Places

Church of Saint Teresa

Church of Saint Teresa

This element belongs to the categories: Deconsecrated churches

The building adjacent to the former Jesuit cloister is easily reached from the port or from Manno street across a steep flight of stairs that connects the street with Dettori square.
Church of Saint Teresa

The layout of the church, very similar to the church of Santa Croce, had a single nave, on which three chapels opened on each side; the transept was contained within the perimeter while the presbytery was of the same size to that of the nave.

Today only the facade is visible of the ancient church. The interior, indeed, completely renovated between the 70s and 80s, today is home to a small theatre. The façade is cut horizontally by a classical taste entablature with a metope and triglyph frieze, which divides it into two orders. The lower order is punctuated vertically by four pilasters that frame two windows and two doors placed on the sides of the large main portal, consisting of a rectangular opening flanked by two pilasters that support the architrave with classical friezes. In line with the portal in the upper order ended in "carabiniere's lamp" there is a rectangular window. The upper crown with double spirals frames the emblem of the Company. The octagonal dome, located above the intersection of the transept with the hall, and set on a high drum on which eight rectangular windows open, is completed by a lantern.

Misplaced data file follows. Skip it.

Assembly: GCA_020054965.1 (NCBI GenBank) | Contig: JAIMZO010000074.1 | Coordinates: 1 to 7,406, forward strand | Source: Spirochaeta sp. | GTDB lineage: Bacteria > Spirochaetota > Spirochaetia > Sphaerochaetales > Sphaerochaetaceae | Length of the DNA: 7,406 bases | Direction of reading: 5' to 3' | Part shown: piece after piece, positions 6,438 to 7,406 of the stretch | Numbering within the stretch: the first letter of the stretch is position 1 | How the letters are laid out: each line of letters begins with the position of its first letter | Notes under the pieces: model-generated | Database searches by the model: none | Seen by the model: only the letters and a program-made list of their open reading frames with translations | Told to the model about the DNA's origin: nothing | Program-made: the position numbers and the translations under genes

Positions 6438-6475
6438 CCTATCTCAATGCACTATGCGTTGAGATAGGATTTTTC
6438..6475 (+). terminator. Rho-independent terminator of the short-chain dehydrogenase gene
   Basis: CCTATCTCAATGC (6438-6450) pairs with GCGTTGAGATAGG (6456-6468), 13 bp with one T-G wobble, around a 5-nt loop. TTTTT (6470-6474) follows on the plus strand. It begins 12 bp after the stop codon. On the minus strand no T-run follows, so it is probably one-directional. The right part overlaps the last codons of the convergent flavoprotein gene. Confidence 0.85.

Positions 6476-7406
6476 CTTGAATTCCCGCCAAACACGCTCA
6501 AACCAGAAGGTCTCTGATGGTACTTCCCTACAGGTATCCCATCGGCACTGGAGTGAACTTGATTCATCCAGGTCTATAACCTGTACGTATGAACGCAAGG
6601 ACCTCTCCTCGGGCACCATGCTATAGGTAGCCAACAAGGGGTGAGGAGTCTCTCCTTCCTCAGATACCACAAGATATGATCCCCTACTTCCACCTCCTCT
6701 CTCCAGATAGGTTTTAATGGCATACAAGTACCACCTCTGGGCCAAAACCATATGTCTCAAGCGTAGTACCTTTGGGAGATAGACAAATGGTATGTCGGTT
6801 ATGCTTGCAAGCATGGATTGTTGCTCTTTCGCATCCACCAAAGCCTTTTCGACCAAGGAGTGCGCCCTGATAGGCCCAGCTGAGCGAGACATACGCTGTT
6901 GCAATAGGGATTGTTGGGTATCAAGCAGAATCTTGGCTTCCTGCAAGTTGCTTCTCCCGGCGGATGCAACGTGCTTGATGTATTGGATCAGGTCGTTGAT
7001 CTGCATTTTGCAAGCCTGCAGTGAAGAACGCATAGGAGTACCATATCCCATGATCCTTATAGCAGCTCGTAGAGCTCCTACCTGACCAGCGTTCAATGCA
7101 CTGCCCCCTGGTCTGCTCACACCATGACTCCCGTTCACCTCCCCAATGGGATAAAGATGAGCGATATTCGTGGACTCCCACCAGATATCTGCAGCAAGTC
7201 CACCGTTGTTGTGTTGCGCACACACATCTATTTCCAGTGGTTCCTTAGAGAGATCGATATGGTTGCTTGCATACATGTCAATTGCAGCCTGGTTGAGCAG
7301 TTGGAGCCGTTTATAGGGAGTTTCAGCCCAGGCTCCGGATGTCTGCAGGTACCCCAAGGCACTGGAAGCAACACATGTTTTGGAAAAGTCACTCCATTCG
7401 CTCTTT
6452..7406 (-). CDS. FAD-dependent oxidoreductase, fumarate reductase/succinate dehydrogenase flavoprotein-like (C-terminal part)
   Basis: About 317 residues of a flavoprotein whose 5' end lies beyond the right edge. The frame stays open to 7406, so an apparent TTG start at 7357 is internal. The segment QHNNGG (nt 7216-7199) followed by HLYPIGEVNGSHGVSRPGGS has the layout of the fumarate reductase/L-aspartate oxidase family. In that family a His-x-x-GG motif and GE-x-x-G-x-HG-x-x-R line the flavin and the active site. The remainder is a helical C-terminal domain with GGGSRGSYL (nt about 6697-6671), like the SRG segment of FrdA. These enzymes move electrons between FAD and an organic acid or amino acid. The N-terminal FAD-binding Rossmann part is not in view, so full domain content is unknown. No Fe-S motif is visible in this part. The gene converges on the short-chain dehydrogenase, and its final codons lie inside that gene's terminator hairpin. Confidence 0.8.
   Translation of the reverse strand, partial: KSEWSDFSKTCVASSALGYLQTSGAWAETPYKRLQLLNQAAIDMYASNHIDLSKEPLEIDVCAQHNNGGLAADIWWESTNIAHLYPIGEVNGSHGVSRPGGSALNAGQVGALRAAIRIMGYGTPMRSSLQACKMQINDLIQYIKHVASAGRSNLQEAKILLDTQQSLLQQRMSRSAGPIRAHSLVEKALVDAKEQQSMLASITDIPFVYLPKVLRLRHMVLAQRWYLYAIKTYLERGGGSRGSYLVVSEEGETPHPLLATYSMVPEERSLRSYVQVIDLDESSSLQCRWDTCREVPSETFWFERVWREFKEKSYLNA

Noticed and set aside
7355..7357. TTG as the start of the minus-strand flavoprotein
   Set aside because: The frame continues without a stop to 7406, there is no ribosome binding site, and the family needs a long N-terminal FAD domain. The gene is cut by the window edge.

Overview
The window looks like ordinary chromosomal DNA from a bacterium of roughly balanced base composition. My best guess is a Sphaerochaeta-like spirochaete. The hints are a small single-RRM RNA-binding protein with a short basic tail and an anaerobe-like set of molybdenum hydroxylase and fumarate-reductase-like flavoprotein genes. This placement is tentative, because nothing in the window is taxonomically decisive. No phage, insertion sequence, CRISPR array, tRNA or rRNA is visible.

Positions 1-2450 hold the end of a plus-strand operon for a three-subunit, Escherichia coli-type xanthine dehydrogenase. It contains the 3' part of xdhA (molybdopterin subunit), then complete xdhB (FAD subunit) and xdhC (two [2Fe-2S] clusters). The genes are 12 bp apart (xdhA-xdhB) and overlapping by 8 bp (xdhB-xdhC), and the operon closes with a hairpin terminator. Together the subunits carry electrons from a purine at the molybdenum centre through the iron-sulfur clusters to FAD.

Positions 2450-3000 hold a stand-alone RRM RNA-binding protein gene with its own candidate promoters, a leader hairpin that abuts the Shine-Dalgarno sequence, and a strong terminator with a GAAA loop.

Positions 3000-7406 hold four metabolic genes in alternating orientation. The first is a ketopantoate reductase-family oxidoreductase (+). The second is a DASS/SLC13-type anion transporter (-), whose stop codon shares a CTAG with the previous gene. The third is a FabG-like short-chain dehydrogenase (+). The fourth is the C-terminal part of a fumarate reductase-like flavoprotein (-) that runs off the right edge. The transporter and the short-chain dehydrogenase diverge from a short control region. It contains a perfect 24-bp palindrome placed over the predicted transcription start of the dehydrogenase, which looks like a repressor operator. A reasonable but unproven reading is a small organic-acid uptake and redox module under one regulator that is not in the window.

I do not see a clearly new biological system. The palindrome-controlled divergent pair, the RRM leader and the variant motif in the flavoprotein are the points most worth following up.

The construction of the church, annexed to the Jesuit college (founded in 1611), can date back to a period of time from 1623 (according to a notarial act, the Archbishop of Cagliari De Esquivel ordered on this date that the bequests of the nobleman Leandro di Torres were used for the construction in Cagliari of a church in "honour and glory of Our Lord and his Blessed Mother Our Lady and under the invocation of the glorious Saint Teresa") to 1691 (inscription on the plaque embedded in the main prospect) .

The Jesuits remained there until the suppression of the Company in 1773. The complex, passed to the secular clergy and returned to the Order in 1822, in 1848, with their definitive expulsion passed to the State Property, which in 1882 proceeded to sell the goods contained in them. In 1884 the church, now deconsecrated, became the seat of the State Archive, transferred to its present location between 1927 and 1929.

In 1926 the church became the seat of the “Rionale de Fenu Group”, Italian Youth of the Littorio. In 1944 the Jesuit fathers asked the Fund for Worship to return the ancient temple, seriously compromised by the bombing, pledging to have it restored at its own expense. However, the attempt was unsuccessful. In 1947 the Superior Ministry "Intendenza di Finanza", with a private tender, rented the property. The Superintendency of Cagliari oversaw the whole affair so that the protection laid down by Law 1089 was guaranteed.

In 1949, given the disaster of the city Theatre, the church was adapted into a concert hall, while between 1950 and 1953 it was transformed by the Civil Engineers into the Auditorium of the Conservatory of Music. Between 1982 and 1984, with the elimination of the side chapels, the definitive transformation took place.

Today Saint Teresa is the Small Municipal Auditorium: once you enter the ingress you will find an exquisite theatre, with audience and gallery, which hosts interesting cultural events.

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